A supervolcano is a volcano that can make a volcanic eruption where the things being thrown out of the volcano have a volume bigger than 1,000 km3 (240 cu mi), which is a Volcanic Explosivity Index (VEI) of 8. If the definition is expanded, supervolcanoes also include volcanoes that have volcanic eruptions with a volume bigger than 100 km3 (24 cu mi), which is a Volcanic Explosivity Index (VEI) of 7. This is thousands of times bigger than most volcanic eruptions which happened a long time. Supervolcanoes can occur when magma in the Earth rises into the crust from a hotspot, but can not break through the crust. More and more pressure builds up in a large and growing magma pool until the crust can no longer take the pressure.
Although there are not many Quaternary supervolcanoes, supervolcanic eruptions usually cover very big areas with lava and volcanic ash. They can also cause a long-lasting change to weather (such as the triggering of a small ice age), enough to possibly make species extinct.
Terminology[change | change source]
Volcanologists (who study with volcanoes) and geologists do not say "supervolcanoes" in their scientific work. This is because the word can mean many different geothermal conditions. Since 2003, however, the term has been used by professionals when showing things to the public. The term megacaldera is sometimes used for calderas which are quite similar to supervolcanoes, such as the Blake River Megacaldera Complex in the Abitibi greenstone belt of Ontario and Quebec, Canada.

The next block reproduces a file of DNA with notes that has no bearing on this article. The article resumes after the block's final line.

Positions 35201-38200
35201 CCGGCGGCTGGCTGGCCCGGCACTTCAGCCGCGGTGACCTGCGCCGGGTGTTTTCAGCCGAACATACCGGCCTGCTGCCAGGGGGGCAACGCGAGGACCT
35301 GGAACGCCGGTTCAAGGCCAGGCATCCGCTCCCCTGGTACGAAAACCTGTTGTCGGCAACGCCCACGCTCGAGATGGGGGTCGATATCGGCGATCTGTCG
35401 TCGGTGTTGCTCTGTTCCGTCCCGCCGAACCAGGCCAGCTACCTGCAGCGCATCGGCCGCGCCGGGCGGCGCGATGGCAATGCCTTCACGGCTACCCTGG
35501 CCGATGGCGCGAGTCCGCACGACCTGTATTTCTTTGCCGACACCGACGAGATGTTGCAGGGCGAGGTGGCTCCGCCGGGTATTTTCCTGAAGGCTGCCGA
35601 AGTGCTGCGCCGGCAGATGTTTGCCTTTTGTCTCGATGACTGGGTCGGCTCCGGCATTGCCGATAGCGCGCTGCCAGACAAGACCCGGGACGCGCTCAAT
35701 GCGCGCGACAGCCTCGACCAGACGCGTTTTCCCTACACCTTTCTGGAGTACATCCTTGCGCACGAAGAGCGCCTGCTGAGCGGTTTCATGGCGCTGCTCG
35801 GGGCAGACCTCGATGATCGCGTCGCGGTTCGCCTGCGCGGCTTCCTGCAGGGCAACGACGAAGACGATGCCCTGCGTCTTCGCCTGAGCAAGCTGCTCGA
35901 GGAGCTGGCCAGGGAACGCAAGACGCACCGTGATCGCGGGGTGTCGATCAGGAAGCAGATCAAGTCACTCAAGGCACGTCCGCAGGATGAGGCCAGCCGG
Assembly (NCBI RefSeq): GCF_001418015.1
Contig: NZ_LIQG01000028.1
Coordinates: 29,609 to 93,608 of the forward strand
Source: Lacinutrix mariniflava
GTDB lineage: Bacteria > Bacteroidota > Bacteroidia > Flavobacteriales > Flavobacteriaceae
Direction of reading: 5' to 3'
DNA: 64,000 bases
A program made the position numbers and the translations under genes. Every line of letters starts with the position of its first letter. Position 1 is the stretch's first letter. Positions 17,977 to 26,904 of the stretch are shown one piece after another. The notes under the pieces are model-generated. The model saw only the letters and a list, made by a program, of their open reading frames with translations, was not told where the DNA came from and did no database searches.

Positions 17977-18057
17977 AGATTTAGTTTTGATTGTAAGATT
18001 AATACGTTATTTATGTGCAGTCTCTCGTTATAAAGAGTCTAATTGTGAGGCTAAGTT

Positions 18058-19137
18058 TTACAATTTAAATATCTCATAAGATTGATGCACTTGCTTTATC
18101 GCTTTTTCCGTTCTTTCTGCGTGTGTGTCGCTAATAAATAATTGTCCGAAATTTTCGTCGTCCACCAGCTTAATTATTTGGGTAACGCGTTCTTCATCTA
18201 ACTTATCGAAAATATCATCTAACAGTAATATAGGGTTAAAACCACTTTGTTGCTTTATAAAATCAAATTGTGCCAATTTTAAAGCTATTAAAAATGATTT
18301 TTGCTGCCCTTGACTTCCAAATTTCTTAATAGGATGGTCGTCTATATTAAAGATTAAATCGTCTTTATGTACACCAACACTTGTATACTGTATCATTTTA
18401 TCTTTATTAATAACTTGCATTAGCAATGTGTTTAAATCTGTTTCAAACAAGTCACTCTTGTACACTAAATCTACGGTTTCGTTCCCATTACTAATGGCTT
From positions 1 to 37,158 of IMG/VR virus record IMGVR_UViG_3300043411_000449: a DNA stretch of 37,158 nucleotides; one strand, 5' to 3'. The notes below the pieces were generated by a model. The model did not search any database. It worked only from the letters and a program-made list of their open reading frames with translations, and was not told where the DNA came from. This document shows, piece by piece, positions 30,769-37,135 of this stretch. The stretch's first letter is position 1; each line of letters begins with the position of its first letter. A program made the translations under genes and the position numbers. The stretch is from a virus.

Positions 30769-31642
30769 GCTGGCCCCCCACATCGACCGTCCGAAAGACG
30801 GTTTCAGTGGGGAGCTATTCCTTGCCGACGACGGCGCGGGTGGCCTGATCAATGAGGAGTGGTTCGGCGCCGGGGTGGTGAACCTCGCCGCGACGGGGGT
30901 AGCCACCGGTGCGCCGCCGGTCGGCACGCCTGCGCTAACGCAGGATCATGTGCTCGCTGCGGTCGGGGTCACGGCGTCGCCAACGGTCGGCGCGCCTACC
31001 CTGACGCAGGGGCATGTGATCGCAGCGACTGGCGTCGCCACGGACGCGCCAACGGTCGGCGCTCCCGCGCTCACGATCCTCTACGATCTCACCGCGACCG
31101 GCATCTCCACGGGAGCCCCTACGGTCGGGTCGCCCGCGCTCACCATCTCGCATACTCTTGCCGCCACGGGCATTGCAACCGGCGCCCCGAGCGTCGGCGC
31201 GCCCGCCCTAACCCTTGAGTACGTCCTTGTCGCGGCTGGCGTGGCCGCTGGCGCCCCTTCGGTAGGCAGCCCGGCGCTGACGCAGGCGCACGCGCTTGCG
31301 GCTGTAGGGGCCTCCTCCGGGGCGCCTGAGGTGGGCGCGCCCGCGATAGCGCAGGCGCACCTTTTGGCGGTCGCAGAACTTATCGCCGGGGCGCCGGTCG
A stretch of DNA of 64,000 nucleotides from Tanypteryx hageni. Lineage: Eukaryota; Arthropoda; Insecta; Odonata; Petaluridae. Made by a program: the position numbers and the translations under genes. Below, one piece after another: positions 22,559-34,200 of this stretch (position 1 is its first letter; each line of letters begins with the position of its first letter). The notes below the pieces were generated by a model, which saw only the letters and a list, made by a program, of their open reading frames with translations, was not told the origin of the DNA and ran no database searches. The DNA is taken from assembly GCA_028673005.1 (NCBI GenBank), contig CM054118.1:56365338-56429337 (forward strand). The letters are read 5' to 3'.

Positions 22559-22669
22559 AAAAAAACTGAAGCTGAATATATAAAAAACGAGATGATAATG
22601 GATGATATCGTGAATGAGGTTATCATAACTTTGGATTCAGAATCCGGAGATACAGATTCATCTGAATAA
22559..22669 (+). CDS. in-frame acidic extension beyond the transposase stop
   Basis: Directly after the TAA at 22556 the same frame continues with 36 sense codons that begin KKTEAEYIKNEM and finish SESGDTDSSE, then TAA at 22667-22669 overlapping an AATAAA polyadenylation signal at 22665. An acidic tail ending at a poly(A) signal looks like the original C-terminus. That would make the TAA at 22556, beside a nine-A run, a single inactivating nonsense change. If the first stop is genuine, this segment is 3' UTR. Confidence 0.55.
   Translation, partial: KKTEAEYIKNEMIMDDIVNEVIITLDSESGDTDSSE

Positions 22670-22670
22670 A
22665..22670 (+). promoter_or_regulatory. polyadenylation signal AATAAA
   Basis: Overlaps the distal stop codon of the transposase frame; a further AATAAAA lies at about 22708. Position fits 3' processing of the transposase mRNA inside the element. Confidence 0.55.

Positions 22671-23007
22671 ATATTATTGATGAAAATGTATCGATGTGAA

Super Eruptions[change | change source]
Related pages[change | change source]
References[change | change source]
More reading[change | change source]
- Mason, Ben G.; Pyle, David M.; Oppenheimer, Clive (2004). "The size and frequency of the largest explosive eruptions on Earth". Bulletin of Volcanology. 66 (8): 735–748. Bibcode:2004BVol...66..735M. doi:10.1007/s00445-004-0355-9. S2CID 129680497.
- Timmreck, C.; Graf, H.-F. (2006). "The initial dispersal and radiative forcing of a Northern Hemisphere mid-latitude super volcano: a model study". Atmospheric Chemistry and Physics. 6 (1): 35–49. Bibcode:2006ACP.....6...35T. doi:10.5194/acp-6-35-2006.
Other websites[change | change source]
- Information on the original BBC program
- Yellowstone Supervolcano and Map of Supervolcanoes Around The World Archived 2014-08-05 at the Wayback Machine
- USGS Fact Sheet – Steam Explosions, Earthquakes, and Volcanic Eruptions – What's in Yellowstone's Future?
- Discovery Channel's site on "Supervolcano"
- Scientific American's The Secrets of Supervolcanoes
- Supervolcano on IMDb